High School Aged Kids

Around high school, your kids really start to gain their independence. Spending and saving money becomes a more central responsibility for your kids. High School is typically the time when your kids will start getting their first jobs, on top of their everyday chore list.  Here are some ways you can begin setting your high schooler up for success:

Getting their first job

If your kid has the ability to do so, when they are old enough it’s time for that first job. Not only will they learn the value of earning their own money, but they will also learn vital job skills and working with others. As the parent, you can be the one to drive them around and help them fill out those very first job applications. Not to mention the memory this will create together as you set them loose into the job world. Having their first job can open up new spending opportunities for them, like saving up for a down payment on their first car. There are new ways in which spending their own money on bigger ticket items can free you up as the parent from paying for those things.

Open a checking and savings account for them

As those first official paychecks begin rolling in, there’s no better way to make your kid feel confident about their hard earned money than having their own separate bank account. Under your own account, or on their own separate account they can manage, you can easily help them set up both a checking and savings area for them to place their money into. This can open the door for conversations about basic banking practices and the importance and woes of credit cards.

Include them in big spending decisions

This may sound a bit odd, but it could be impactful for you to sit down with your 17-year-old and include them in your next big family purchase? Of course, you will have the final say in that purchase, but it can be extremely valuable for them to listen to the way you discuss and approach larger purchases. The explanation of how important it is to decide between one car versus another, for example, will teach them how to approach their own everyday spending habits.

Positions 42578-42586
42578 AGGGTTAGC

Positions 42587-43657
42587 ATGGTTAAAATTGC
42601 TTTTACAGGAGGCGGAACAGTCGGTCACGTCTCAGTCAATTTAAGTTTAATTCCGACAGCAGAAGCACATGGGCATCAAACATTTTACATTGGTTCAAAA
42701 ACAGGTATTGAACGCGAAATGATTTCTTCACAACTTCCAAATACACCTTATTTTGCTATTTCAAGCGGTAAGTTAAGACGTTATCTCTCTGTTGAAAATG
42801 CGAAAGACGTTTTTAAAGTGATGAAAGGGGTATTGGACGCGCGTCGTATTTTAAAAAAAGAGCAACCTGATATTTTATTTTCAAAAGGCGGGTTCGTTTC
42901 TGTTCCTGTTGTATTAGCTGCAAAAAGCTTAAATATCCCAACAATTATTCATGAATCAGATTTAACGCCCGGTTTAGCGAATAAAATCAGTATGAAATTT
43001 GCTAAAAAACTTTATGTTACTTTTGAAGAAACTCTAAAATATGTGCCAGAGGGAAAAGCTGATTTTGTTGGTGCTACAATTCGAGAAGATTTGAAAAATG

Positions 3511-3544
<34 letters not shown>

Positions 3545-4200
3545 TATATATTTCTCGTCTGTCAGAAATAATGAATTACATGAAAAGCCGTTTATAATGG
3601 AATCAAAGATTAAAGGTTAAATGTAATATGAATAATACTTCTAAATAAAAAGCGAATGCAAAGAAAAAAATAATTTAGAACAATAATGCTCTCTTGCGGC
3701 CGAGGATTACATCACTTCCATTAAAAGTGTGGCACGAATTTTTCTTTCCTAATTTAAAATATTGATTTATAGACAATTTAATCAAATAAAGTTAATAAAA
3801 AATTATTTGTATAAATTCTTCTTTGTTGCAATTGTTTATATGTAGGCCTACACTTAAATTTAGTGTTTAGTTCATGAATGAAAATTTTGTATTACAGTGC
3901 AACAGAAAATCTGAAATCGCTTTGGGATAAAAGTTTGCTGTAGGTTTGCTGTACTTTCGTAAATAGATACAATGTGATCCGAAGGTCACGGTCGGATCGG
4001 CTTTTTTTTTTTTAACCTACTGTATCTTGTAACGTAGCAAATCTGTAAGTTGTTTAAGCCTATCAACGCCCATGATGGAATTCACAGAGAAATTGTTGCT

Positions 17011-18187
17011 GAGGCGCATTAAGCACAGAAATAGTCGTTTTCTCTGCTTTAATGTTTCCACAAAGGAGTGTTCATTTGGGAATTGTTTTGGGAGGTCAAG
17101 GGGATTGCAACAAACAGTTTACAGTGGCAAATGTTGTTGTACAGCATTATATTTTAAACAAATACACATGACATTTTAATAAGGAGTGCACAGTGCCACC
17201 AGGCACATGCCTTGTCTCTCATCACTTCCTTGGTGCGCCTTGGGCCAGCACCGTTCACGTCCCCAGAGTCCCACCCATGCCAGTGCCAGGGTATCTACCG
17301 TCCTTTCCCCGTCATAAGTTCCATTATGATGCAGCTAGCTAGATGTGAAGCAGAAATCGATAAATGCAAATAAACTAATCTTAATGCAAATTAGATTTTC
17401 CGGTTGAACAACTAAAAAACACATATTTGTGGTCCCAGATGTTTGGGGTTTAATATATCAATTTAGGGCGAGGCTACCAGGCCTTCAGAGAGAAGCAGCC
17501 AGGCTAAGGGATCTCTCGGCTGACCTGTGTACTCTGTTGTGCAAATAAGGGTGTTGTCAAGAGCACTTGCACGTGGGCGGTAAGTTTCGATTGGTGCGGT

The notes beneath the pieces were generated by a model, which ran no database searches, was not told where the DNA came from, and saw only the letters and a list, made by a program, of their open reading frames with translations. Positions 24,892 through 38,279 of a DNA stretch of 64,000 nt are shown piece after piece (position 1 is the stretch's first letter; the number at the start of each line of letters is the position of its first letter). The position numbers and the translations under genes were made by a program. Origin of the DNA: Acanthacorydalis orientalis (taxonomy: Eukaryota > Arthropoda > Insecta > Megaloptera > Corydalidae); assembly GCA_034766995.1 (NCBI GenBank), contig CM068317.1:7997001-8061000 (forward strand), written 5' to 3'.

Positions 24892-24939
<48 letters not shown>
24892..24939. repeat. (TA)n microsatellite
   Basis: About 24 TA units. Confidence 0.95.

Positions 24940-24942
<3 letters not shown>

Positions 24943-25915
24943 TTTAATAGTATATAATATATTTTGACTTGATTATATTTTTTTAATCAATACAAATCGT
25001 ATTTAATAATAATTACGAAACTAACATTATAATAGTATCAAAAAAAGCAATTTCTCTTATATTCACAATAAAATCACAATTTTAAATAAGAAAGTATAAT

Their cell phone bill

Your high schooler likely has their own cell phone by now, and this can be a very relatable way for you to stress the value of savvy spendings. If you have them on your Republic Wireless plan (which we sure hope you do), then explain to them why a low-cost cell phone plans frees you financially in other areas of spending. You could even consider starting them on one of our lower cost $20 or  $25 plans, and allowing them to upgrade to a larger data plan if they are willing to pay the difference.

Budgeting for kids

Money lessons for children don’t have to be complex or boring. We hope the tips above are helpful and get your creative juices flowing on how you can start teaching your kids about the value of money that they will enjoy.

With any small or large steps you take towards educating your children on being responsible with their money, you will see them begin to understand and take money more seriously. Whether it’s a piggy bank or a bank account, any learning opportunity is a valuable one.
Do you have some great tactics regarding savings and spending that work for your family? Share them with us and fellow parents!

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Notable Replies

  1. amitl says:

    One of the things that I work hard to explain to my son is the difference between cost and value.

  2. @amitl Great one, thanks for sharing! How old is your son if you don’t mind sharing? And what type of examples do you use to teach him about cost vs value?

  3. amitl says:

    My son is 12, he has his own brokerage account. I talk to him about investing into the future and not worry about the day to day fluctuations in the stock market. He owns a couple of stocks, I don’t judge his stock decisions just point him to tools that provide publicly available information about the stocks.

    I feel too many kids gets suckered into school based savings accounts that earn little to no interest and these accounts generate next to nothing in terms of interest…they are much better off keeping that money in a piggy bank.

    As for cost vs value - my son will often wonder why I readily shell out 3+ bucks for a bottle of water when we are at
    an airport, etc…but give him a hard time for buying a bottle of soda that costs only $1.50… his comeback… is “I’ll pay for it…I got a lot more saved in my piggy bank”…and I try to explain (with varied levels of success) that the cost of that item is not as important as the value that it presents to you at any given time. It’s still a work in progress :slight_smile:

  4. swall says:

    I like the example you use for cost vs. value! That’s a great way to put those purchases into perspective depending on the specific situation, and being able to make spending decisions based on that. It sounds like you’re setting your son up very well for the future :slight_smile: